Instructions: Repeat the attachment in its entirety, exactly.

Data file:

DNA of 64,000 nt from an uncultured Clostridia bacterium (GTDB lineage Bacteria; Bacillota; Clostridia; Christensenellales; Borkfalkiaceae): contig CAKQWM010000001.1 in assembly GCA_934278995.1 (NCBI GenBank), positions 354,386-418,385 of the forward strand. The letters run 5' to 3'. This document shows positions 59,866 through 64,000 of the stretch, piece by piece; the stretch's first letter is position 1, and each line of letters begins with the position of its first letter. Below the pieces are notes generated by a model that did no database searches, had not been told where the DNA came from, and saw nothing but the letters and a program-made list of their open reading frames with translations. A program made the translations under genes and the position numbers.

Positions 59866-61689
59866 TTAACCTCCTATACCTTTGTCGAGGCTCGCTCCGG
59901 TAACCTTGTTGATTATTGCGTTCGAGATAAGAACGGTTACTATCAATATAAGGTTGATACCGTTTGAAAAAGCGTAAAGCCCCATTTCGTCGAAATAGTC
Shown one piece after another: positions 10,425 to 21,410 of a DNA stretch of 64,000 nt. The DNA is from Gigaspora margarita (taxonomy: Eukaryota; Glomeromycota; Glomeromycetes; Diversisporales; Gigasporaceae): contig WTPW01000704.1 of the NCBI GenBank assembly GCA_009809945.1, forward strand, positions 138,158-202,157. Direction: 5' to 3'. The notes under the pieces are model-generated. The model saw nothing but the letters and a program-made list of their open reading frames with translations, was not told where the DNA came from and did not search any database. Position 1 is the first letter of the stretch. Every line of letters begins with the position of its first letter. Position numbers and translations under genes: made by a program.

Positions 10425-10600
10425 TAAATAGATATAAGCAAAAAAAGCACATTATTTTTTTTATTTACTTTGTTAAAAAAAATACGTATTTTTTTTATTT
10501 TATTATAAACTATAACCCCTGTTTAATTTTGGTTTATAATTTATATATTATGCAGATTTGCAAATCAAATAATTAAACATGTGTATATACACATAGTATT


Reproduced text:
DNA of 64,000 nt from an uncultured Clostridia bacterium (GTDB lineage Bacteria; Bacillota; Clostridia; Christensenellales; Borkfalkiaceae): contig CAKQWM010000001.1 in assembly GCA_934278995.1 (NCBI GenBank), positions 354,386-418,385 of the forward strand. The letters run 5' to 3'. This document shows positions 59,866 through 64,000 of the stretch, piece by piece; the stretch's first letter is position 1, and each line of letters begins with the position of its first letter. Below the pieces are notes generated by a model that did no database searches, had not been told where the DNA came from, and saw nothing but the letters and a program-made list of their open reading frames with translations. A program made the translations under genes and the position numbers.

Positions 59866-61689
59866 TTAACCTCCTATACCTTTGTCGAGGCTCGCTCCGG
59901 TAACCTTGTTGATTATTGCGTTCGAGATAAGAACGGTTACTATCAATATAAGGTTGATACCGTTTGAAAAAGCGTAAAGCCCCATTTCGTCGAAATAGTC
Shown one piece after another: positions 10,425 to 21,410 of a DNA stretch of 64,000 nt. The DNA is from Gigaspora margarita (taxonomy: Eukaryota; Glomeromycota; Glomeromycetes; Diversisporales; Gigasporaceae): contig WTPW01000704.1 of the NCBI GenBank assembly GCA_009809945.1, forward strand, positions 138,158-202,157. Direction: 5' to 3'. The notes under the pieces are model-generated. The model saw nothing but the letters and a program-made list of their open reading frames with translations, was not told where the DNA came from and did not search any database. Position 1 is the first letter of the stretch. Every line of letters begins with the position of its first letter. Position numbers and translations under genes: made by a program.

Positions 10425-10600
10425 TAAATAGATATAAGCAAAAAAAGCACATTATTTTTTTTATTTACTTTGTTAAAAAAAATACGTATTTTTTTTATTT
10501 TATTATAAACTATAACCCCTGTTTAATTTTGGTTTATAATTTATATATTATGCAGATTTGCAAATCAAATAATTAAACATGTGTATATACACATAGTATT